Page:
Mice with a disrupted C4 locus (C4-/-) have an impaired immune response to thymus-dependent Ags. To test the role of bone marrow-derived C4 in humoral immunity, we reconstituted deficient animals with wild-type bone marrow or an enriched fraction of bone marrow-derived macrophages. C4 chimeras were immunized with 4-hydroxy-3-nitrophenyl5 conjugated to keyhole limpet hemocyanin (NP5-KLH) or infected with HSV-1, and the Ab response was evaluated. Wild-type bone marrow rescued the humoral immune response to both Ags, i.e., the soluble Ag and HSV-1, demonstrating that local C4 production is sufficient for humoral responses. Although the C4 chimeric animals lacked detectable C4 in their sera, C4 mRNA was identified in splenic sections by in situ hybridization, and C4 protein deposits were identified in the germinal center areas of splenic follicles by immunofluorescence staining. Macrophages derived from bone marrow produced sufficient C4 protein to restore the humoral response to NP5-KLH in C4-deficient animals when administered along with Ag. Cell-sorting experiments, followed by C4-specific RT-PCR, identified splenic macrophages (CD11b+, CD11c-) as a cellular source for C4 synthesis within the spleen.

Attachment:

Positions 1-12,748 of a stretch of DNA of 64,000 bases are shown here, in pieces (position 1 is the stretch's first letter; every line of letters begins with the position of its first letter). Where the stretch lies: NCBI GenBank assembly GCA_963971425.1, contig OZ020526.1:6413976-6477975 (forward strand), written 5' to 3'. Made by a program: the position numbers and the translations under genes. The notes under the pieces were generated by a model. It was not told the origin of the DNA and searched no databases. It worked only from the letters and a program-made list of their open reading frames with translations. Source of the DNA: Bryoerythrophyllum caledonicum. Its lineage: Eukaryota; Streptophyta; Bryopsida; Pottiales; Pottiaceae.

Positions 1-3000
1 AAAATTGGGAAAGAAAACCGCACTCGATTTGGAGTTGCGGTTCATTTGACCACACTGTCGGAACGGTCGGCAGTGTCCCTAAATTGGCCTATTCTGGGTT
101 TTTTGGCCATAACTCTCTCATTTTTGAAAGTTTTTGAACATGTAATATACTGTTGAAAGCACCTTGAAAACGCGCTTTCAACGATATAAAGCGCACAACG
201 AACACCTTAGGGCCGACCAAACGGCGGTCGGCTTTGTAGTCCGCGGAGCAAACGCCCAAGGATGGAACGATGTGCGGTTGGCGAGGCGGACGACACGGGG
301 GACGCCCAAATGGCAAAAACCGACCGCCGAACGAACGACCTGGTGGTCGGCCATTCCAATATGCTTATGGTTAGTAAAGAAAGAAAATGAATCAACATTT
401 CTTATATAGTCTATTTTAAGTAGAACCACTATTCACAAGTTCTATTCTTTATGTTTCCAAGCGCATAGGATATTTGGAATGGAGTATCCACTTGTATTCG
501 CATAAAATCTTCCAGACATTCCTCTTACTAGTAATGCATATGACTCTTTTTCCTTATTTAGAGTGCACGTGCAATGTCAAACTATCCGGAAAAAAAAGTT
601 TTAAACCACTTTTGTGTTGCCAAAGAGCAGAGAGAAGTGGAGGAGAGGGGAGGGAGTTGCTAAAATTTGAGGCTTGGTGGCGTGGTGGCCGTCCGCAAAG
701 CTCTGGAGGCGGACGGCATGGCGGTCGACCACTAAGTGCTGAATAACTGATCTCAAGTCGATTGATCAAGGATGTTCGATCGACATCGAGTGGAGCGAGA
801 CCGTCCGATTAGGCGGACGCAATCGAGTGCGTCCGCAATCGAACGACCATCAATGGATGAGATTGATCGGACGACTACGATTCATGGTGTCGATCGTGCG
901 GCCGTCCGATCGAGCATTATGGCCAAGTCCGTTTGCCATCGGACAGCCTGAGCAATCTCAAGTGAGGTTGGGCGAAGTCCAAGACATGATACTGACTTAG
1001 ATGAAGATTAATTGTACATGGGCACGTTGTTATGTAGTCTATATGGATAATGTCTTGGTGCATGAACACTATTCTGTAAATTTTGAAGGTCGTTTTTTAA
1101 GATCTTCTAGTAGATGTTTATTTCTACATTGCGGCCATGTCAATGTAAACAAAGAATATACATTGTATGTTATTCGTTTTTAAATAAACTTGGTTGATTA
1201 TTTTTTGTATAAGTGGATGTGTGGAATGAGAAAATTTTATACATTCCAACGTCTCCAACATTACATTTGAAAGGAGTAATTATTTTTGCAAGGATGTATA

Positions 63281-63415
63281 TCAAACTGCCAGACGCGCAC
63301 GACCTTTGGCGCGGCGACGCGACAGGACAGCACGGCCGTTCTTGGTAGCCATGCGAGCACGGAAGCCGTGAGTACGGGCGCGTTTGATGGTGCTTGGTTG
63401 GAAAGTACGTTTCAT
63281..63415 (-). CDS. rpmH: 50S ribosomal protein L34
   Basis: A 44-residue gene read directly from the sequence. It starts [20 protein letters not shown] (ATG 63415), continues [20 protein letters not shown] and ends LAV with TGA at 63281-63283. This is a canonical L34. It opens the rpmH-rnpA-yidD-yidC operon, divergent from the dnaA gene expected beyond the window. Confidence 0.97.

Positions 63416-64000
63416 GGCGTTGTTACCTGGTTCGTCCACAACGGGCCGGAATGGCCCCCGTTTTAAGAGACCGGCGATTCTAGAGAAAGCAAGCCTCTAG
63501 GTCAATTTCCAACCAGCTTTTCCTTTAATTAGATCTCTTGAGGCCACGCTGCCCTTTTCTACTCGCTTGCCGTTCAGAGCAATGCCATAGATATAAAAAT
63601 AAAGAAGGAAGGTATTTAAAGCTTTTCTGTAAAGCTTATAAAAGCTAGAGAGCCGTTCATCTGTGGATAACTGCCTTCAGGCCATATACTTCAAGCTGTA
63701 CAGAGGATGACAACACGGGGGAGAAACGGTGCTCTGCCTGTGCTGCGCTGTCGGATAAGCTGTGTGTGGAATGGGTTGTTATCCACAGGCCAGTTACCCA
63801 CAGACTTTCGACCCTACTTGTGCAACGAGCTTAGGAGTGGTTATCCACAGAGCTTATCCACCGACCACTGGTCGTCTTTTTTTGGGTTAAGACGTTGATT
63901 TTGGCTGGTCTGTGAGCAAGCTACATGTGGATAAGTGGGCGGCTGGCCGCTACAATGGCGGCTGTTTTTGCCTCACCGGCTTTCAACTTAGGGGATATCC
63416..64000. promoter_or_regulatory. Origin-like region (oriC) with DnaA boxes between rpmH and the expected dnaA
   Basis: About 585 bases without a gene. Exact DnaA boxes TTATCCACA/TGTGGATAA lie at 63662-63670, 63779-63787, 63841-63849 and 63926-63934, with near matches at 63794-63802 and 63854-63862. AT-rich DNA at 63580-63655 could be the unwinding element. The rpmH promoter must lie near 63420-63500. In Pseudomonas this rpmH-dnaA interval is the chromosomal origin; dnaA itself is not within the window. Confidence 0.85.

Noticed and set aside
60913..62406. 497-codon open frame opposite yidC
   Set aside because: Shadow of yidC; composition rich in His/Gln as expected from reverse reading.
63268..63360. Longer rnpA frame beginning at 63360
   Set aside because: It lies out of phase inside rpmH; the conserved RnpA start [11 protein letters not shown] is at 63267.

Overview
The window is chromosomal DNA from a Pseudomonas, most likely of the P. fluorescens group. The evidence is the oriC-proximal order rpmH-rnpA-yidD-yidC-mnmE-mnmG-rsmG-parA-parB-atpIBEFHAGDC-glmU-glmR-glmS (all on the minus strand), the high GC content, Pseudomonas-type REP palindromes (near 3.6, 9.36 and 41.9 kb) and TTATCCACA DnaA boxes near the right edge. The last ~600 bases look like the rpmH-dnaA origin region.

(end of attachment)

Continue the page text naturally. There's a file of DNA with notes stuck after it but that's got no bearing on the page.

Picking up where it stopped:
Research Areas and Centers
- Academic Focus: Center for Infection and Inflammation Research (ZIEL)